Determining when a construction contract is terminated is important for all parties involved in a project. For contractors and subcontractors, it can dictate lien filing deadlines. For owners, it can determine holdback obligations.

The case and decision

In May 2022, Justice Lamb of the British Columbia (BC) Supreme Court released a decision that a mid-project termination of the general contractor did not result in a termination of the head contract for the purposes of the BC Builders Lien Act. The court found that by hiring a new replacement contractor to complete all of the original work, the owner intended to assign, rather than terminate, the original head contract. As a result, the owner was required to continue to retain the holdback from the original head contract while the project was completed by the new replacement contractor.

Background facts

The owner hired a general contractor for the construction of a high school in Coquitlam, BC. After a series of defaults, the owner terminated the construction contract and entered into a new contract with a replacement contractor.

In the new contract, the replacement contractor:

  • Acknowledged that the owner had retained a holdback of approximately CA$4.2M, representing 10% of the certified value of the work completed under the original contract;
  • Agreed to assume full responsibility for “each and every obligation and duty originally undertaken and as yet unperformed” under the original contract; and
  • Agreed to perform the work in the same manner as if it “had been the original contractor” under the original contract.

At some point before the replacement contractor completed construction, the parties considered whether the owner could use the CA$4.2M in holdback funds retained under the original head contract towards payment of completion of the work. The argument was that since the original contractor had been terminated more than 55 days before, the holdback funds could be released.

The issue

Had the original head contract been terminated pursuant to the Builders Lien Act, thus triggering the 55-day clock for release of the holdback?

The law and decision

Section 8(2)(a) of the Builders Lien Act provides that where a certificate of completion is not issued, the holdback period expires at the end of 55 days after the head contract is completed, abandoned, or terminated.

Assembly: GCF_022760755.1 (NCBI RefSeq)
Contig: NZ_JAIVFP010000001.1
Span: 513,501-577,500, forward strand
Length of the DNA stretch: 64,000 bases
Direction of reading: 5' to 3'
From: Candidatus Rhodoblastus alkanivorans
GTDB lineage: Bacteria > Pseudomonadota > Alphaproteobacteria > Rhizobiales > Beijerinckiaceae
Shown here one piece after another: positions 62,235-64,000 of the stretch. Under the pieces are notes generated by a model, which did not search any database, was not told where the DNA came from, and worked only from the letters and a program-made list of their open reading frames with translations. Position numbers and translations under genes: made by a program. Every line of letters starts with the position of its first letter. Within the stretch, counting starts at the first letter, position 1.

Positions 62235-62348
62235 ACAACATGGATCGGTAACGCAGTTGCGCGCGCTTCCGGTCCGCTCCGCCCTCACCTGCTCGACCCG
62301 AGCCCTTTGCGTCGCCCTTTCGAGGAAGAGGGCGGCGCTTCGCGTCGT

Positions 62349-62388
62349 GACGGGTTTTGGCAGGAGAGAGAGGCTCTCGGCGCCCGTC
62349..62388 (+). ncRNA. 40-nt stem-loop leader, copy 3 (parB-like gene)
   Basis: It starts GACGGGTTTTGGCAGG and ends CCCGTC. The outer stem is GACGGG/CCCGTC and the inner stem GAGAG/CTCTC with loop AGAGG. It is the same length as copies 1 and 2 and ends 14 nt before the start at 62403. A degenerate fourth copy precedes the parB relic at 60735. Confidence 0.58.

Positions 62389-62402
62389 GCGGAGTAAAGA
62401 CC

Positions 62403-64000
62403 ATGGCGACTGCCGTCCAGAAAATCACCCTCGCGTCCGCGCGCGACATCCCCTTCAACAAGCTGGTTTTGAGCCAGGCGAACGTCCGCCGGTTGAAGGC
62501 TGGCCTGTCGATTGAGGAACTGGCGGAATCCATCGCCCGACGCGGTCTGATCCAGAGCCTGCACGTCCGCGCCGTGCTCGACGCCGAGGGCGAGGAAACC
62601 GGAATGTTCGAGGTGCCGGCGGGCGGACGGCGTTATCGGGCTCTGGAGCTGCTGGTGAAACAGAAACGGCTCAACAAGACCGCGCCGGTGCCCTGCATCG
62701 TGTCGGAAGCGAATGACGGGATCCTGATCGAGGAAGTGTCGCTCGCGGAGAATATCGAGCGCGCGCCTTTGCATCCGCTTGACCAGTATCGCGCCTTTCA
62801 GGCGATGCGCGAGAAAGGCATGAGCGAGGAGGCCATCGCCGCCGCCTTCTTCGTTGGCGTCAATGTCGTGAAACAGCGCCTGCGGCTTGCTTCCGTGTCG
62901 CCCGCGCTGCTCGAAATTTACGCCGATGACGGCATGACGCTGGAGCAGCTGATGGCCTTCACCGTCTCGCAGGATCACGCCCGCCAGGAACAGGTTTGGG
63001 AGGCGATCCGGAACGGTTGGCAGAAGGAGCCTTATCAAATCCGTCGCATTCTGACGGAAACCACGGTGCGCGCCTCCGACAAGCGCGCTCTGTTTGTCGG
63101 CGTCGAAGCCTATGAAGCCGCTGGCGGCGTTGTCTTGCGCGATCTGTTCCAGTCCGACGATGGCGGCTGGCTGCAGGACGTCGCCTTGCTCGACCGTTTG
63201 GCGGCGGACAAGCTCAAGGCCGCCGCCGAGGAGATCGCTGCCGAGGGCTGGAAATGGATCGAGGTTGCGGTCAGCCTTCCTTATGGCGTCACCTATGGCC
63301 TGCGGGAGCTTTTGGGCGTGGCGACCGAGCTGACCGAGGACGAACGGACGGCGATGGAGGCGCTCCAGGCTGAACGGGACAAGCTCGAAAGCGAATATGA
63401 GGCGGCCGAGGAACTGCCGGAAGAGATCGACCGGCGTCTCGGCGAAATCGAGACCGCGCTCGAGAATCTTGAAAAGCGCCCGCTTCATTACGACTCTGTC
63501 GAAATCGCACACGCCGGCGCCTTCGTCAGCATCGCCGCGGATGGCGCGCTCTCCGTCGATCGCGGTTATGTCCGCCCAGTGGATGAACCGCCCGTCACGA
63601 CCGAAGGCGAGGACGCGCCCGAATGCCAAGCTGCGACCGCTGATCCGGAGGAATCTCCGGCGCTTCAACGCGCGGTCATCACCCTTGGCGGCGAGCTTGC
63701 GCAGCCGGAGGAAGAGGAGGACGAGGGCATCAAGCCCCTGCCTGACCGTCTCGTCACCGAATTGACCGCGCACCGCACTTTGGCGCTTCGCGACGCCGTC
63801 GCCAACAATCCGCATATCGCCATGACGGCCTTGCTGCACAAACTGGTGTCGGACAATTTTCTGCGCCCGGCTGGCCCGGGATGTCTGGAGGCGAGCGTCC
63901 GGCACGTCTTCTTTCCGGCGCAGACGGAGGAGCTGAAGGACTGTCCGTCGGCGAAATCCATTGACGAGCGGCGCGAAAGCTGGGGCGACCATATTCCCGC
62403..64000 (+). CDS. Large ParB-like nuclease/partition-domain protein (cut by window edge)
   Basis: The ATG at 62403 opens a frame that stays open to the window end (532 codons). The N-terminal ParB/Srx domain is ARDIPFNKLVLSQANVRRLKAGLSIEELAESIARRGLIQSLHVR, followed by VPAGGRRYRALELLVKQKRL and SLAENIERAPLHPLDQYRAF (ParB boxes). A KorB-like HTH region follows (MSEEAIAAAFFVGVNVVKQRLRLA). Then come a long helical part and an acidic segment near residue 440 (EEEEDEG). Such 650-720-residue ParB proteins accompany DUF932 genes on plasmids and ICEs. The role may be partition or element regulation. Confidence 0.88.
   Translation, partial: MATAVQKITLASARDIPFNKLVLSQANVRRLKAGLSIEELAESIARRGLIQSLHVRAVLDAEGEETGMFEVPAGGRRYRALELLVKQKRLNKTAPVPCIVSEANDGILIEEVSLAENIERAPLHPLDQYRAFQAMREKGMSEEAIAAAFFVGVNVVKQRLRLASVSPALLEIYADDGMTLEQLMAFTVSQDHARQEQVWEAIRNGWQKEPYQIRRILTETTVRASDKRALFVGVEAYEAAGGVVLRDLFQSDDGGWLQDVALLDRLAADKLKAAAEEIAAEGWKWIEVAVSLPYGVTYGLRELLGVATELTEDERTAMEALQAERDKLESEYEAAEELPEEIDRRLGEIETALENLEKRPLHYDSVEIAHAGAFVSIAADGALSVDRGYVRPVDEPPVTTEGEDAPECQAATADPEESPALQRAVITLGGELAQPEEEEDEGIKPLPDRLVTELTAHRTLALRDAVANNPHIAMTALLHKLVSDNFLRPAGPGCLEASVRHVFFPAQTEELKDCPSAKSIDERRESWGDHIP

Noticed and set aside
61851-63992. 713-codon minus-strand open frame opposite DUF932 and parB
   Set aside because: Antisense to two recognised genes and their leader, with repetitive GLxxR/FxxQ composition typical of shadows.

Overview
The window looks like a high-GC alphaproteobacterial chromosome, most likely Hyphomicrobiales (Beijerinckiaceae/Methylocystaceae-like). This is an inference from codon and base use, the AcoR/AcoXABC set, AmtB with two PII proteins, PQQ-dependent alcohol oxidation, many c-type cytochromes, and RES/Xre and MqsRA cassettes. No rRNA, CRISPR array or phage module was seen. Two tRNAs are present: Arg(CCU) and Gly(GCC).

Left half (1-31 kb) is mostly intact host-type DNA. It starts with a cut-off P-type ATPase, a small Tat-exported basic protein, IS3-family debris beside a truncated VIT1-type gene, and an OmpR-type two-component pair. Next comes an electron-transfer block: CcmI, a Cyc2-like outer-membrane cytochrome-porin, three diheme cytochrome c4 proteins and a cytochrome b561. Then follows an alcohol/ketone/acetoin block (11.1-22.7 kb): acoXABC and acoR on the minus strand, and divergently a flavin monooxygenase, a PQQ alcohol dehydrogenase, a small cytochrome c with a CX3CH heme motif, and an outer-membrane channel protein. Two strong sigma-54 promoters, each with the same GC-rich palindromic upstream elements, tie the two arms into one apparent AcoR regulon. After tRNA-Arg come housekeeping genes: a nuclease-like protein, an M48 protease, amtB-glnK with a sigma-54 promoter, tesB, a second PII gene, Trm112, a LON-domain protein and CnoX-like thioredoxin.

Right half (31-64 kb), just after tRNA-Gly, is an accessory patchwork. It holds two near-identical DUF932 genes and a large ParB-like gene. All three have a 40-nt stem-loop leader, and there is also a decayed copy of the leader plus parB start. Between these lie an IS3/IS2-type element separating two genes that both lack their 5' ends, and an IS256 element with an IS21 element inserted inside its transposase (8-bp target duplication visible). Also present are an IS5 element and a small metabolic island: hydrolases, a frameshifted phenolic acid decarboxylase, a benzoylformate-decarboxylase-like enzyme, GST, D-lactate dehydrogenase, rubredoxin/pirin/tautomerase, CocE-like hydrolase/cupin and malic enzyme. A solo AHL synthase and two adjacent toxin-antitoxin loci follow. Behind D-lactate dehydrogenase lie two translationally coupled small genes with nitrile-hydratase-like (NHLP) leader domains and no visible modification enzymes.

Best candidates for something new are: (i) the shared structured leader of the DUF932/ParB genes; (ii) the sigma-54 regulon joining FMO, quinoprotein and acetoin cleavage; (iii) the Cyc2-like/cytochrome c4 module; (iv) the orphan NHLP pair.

Justice Lamb concluded that it was the owner’s intention for the original contract to remain in force, as the replacement contractor assumed all of the original contractor’s rights and obligations. It was held that the termination of the original contractor and retention of the replacement contractor was, in effect, an assignment of the original contract, and therefore, Section 8(2) was not triggered because the head contract had not been terminated. As a result, the lien filing period would not expire until 45 days following substantial completion of the work under the replacement contract. Similarly, the holdback period would not expire until 55 days following substantial completion of the work under the replacement contract.

The Court explained that this decision was consistent with the intention of the Builders Lien Act: to ensure those who supply labour, services, and materials to a construction project are paid. Oftentimes, subcontractors have no knowledge of the state of the contractual or legal relationship between the owner and general contractor. In this case, it may not have been apparent to subcontractors who completed work under the original contract that the contract had been terminated.

Key takeaway

Do not assume that terminating the head contractor mid-project will result in termination of the contract pursuant to the Builders Lien Act. Instead, it is possible for an owner to replace its general contractor without terminating the head contract, if the arrangement with the replacement contractor creates an assignment of the original head contract.

The law applicable to builders’ liens is constantly changing. A party considering filing a lien claim or distributing the holdback would be prudent to pay close attention to the developing case law and seek professional legal advice in a timely way.